Sex and Birth Control

I am a young-adult Jewish white middle-class female USer.

Sex in romantic relationships is a contemporary women’s issue that I have struggled with. To be a desirable and “good” female, I feel a strong pressure to have sex often, and casually, and when I have sex with a male partner to have it be determined by his needs, his feeling bad, his isolation, and so on.

The sexist idea of women always being available for sex is exacerbated by modern dating websites, which focus strongly on what someone looks like and on sex at the beginning of a relationship.

Hormonal birth control is pushed to young females because it is more profitable than non-hormonal birth control and involves less thinking and decision making. Younger females are not expected to be able to think about when to have sex or how to do it safely.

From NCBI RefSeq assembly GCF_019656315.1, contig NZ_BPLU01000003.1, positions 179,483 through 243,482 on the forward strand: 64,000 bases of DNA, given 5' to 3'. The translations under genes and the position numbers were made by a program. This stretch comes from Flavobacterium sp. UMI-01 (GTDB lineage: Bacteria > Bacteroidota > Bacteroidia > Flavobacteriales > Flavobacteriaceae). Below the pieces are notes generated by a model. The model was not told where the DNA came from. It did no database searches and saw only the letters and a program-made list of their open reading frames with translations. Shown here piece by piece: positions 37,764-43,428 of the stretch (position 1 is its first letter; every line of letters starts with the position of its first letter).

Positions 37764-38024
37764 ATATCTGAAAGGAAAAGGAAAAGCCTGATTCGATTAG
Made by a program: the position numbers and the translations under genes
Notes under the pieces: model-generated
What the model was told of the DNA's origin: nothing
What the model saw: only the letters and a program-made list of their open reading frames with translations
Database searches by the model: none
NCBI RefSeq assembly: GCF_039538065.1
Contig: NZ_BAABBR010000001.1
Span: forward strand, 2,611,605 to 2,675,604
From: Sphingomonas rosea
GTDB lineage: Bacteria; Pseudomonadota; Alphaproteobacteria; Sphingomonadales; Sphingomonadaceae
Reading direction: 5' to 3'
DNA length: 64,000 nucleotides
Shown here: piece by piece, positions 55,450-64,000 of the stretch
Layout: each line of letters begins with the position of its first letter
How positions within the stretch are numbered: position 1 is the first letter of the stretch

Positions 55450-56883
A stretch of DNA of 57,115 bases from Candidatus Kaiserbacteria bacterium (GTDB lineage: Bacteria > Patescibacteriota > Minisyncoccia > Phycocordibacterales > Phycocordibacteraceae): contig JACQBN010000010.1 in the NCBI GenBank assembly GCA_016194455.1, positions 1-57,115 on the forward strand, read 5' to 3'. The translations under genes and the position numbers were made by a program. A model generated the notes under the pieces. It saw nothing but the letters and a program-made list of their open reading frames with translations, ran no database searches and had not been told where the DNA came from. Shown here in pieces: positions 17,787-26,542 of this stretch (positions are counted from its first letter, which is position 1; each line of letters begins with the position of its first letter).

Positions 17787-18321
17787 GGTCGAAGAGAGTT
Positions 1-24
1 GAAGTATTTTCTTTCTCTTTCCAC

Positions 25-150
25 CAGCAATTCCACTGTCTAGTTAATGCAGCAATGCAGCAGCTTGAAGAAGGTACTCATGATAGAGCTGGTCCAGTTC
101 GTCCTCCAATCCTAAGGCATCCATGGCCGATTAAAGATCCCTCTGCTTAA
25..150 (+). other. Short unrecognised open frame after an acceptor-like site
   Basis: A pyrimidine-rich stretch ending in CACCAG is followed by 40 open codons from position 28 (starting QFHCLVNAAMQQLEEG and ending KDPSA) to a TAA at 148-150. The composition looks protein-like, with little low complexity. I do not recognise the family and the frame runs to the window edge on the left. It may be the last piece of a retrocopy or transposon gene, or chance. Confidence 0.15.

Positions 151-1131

My partner and I decided we wanted to use a diaphragm and spermicide as our form of birth control. We didn’t want to put hormones in my body, and we liked that inserting a diaphragm would force us to think and make sure we really wanted to have sex before we did it.

The gynecologist who prescribed me a diaphragm did so reluctantly. She didn’t have much information about it, as she considered it an outdated form of birth control. I had to do a lot of searching to find the little bit of information out there about non-hormonal birth control and to finally find an older woman gynecologist who could answer my questions about the diaphragm. She reminded me that diaphragms didn’t become unpopular because they were ineffective but rather because more profitable kinds of birth control were discovered. As she said to me, in a capitalist system it is all about profit.

Alana Eichner

Washington, D.C., USA

(Present Time 184, July 2016)

Last modified: 2019-05-02 14:41:35+00